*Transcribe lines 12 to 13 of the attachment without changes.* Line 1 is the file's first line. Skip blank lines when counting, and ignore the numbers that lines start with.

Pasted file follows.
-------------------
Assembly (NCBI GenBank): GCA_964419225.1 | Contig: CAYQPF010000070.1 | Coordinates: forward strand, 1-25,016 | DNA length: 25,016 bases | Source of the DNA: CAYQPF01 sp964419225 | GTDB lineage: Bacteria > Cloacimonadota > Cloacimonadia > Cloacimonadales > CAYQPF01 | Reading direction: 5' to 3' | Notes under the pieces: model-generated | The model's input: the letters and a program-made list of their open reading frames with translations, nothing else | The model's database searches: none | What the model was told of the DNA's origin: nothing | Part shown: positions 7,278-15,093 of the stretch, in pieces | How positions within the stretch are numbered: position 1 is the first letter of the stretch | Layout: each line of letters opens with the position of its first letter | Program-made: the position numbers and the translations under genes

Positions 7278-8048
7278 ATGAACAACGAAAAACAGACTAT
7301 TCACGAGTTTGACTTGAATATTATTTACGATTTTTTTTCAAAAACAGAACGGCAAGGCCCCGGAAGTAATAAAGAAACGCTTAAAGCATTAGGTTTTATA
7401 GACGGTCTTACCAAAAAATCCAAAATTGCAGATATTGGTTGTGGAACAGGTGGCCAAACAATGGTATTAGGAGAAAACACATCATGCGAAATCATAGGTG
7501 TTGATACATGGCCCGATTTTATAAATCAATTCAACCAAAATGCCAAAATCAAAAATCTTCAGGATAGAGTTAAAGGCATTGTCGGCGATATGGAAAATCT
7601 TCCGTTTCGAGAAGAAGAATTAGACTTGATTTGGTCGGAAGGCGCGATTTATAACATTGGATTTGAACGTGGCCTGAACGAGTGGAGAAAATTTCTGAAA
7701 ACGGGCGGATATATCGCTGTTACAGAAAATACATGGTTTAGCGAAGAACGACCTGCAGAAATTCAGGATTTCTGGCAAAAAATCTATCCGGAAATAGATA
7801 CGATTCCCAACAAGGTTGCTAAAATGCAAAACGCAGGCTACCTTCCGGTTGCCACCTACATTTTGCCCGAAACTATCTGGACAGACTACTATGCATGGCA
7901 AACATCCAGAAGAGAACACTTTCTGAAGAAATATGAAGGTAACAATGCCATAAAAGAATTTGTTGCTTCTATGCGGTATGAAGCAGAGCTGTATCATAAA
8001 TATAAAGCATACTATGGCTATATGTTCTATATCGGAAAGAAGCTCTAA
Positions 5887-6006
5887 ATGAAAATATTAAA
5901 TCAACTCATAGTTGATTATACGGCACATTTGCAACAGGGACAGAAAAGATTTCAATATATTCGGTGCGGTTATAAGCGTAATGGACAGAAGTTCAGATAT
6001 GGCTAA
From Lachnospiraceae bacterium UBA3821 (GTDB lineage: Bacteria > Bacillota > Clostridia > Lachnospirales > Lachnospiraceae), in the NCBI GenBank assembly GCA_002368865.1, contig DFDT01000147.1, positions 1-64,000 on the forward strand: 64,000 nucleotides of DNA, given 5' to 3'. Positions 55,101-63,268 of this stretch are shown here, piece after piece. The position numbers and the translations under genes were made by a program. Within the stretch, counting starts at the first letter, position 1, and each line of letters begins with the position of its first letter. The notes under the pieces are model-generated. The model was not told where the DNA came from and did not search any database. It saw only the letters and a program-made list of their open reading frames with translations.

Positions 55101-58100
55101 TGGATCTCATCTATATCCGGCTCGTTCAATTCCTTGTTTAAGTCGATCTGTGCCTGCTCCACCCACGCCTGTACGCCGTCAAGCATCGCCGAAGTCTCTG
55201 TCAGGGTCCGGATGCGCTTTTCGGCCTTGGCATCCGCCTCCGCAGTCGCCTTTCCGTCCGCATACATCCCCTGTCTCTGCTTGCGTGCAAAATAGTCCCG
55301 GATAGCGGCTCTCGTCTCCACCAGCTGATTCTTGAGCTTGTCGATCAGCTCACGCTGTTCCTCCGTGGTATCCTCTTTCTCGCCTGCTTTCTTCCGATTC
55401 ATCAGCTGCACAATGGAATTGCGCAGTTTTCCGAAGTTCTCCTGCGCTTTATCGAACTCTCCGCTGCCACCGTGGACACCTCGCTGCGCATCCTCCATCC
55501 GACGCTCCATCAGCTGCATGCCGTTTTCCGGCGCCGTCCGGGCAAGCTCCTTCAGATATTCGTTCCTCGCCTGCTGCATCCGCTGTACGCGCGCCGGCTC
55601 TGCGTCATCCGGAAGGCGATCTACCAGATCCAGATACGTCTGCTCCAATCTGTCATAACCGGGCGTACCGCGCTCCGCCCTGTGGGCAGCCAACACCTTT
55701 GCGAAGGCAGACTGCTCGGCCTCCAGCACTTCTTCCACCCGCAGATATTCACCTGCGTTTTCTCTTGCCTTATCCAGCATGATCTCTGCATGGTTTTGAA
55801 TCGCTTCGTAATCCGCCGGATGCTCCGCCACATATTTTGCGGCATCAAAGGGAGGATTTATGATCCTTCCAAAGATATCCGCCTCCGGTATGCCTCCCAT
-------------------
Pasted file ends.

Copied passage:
Positions 5887-6006
5887 ATGAAAATATTAAA